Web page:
The Student interviewed new Editors in Chief, Manvir Dobb and Craig Buchan, to talk about their exciting entry into The Student and their plans to re-engage the University with the newspaper.
What is your background at The Student and when did you first start writing?
Craig: I’ve wanted to be a journalist for a while, since I was at school, so I started writing for the News and Music sections of the paper quite quickly after starting university. I then applied to be News Editor at the end of first year and I’ve been in that role since September.
Manvir: Journalism has also been a dream of mine since secondary school. I started with Culture, dabbled in News and Lifestyle then turned to Features before becoming an editor this year.
Manvir, what does it mean to you to follow in Dhruti’s footsteps as a woman of colour in the Editor in Chief position?
Manvir: It feels great to be the second woman of colour in this position and Dhruti has really inspired me to lead from her example. I think it’s especially exciting for us to have two women of colour in a row because that just goes to show how quickly the newspaper is changing.
What are you new ideas and initiatives for the newspaper? What are your ambitions for increasing inclusivity and diversity?
Manvir: Our Manifesto is called the Re-engagement Revolution, so one of our main aims is to increase readership and by doing so hopefully increase the number of people who write for The Student. We would like the newspaper to be viewed as more of an egalitarian, open space rather than a hierarchical institution.
Craig: There are so many copies of The Student that get thrown away each week and it’s heartbreaking. We have so many talented editors and writers who put lots of time, hard work and effort into the paper so it’s tragic that the newspaper isn’t getting the reception it deserves. It will be a cultural change so it may take a while to achieve these goals, but we hope that we can be the Editors in Chief who set the ball rolling.
How are you planning to improve writers’ meetings?
Craig: Seeing how quickly the attendance has gone down at writers’ meetings throughout the year, something is clearly not working. A lot of writers don’t see them as worthwhile since we post the pitches online. So we’re gonna work hard with the rest of the editorial team to change these meetings as we’re keen to get their input.
Manvir: Yes, we can’t just dictate. We want to start including everyone who is involved as part of a community, so after yesterday’s writers’ meeting we went out for coffee as a group and it was a really nice way to re-engage. How are you going to manage the workload for your degree and for The Student?
Craig: My plan is to ignore my degree then drop out at the end of the year.
Manvir: We’re both in second year so technically our degrees don’t count yet!
Craig: It’s a balance and we know it will be hard work, but that’s why we have shorter terms for Editors in Chief and we’re also lucky to have the Christmas holidays so we’ll get as much done as we can then.
Manvir: It just comes naturally because you have to be able to organise the rest of your life around the schedule for the newspaper as an Editor in Chief.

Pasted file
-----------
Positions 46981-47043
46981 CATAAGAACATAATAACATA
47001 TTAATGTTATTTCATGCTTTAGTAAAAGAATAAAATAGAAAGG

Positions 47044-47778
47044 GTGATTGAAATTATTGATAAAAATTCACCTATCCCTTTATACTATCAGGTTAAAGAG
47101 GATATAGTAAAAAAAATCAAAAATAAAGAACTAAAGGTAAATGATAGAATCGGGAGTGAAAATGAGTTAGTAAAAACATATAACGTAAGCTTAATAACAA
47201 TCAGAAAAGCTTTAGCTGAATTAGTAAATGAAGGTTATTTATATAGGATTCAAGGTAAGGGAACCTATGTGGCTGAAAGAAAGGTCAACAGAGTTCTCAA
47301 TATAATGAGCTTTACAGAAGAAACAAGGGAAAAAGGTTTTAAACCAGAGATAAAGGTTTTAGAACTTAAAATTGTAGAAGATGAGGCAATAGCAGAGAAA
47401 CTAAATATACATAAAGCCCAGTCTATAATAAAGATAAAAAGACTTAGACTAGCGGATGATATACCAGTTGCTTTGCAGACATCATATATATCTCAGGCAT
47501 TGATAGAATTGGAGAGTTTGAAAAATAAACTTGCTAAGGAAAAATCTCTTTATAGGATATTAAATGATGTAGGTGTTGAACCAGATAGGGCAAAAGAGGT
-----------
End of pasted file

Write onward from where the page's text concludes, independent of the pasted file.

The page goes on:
What have you learned and what will you take forward from Sam and Dhruti’s time as Editors in Chief?
Manvir: They’re inspirational to us. We are indebted to them for making our transition into the role so much easier.
Craig: Sam and Dhruti have done so much for this newspaper. Since taking up the position, they’ve introduced a Voices editor, implemented our new editing software Scribus and made countless other important contributions. We’ve now got to do it justice and build on what they’ve done. They’ve given their lives to it and I’m really not looking forward to following them.
What skills do you think you both bring to the table as Editors in Chief and how do you work well together?
Craig: We both became editors in September, and we also knew each other from first year because we both study History so we had a set dynamic that makes us a good team.
Manvir: We didn’t want to run independently but instead wanted to be Editors in Chief as a pair. I’d say I am good at organisation, while Craig contributes his tech skills.
Craig: Have you tried turning it off and on again?
What would be your advice to younger writers who aspire to be more involved with The Studentand what do you hope to pass on as role models?
Manvir: Write for us. Take one of our pitches or come to us with your own. The newspaper can appear daunting but we are such a warm and supportive community on the inside.
Craig: We’re always looking for new writers. All the section editors are friendly, helpful and equally keen to get as many writers involved as possible. Student journalism is the way to go if you want to write: there is really nothing stopping you.
Who is the most likely to leave an assignment until the night before?
Craig: That’s definitely me.
Who is most likely to correct your grammar?
Manvir: Me, Craig can’t spell.
Who would make the best politician?
Both point to each other.
Which section is better: news or features?
Manvir: Features of course. I’m sure Craig agrees with me.
Who is the most controversial as a writer?
Manvir: For both News and Features, you have to be quite neutral. I might have given my opinion a bit more than you.
Craig: I guess we’ll find out soon as we start writing editorials.
Who is the most likely to go out the night before an exam?
Craig: I’ve been clubbing twice this year.
Manvir: Me too.
Craig: I guess we’re both just really sad.
Who would go the furthest to get a juicy story?
Manvir: Craig has been doing that already. News is more investigative by nature, but we’re both historians so we’re used to that.
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Illustrations: Manvir Dobb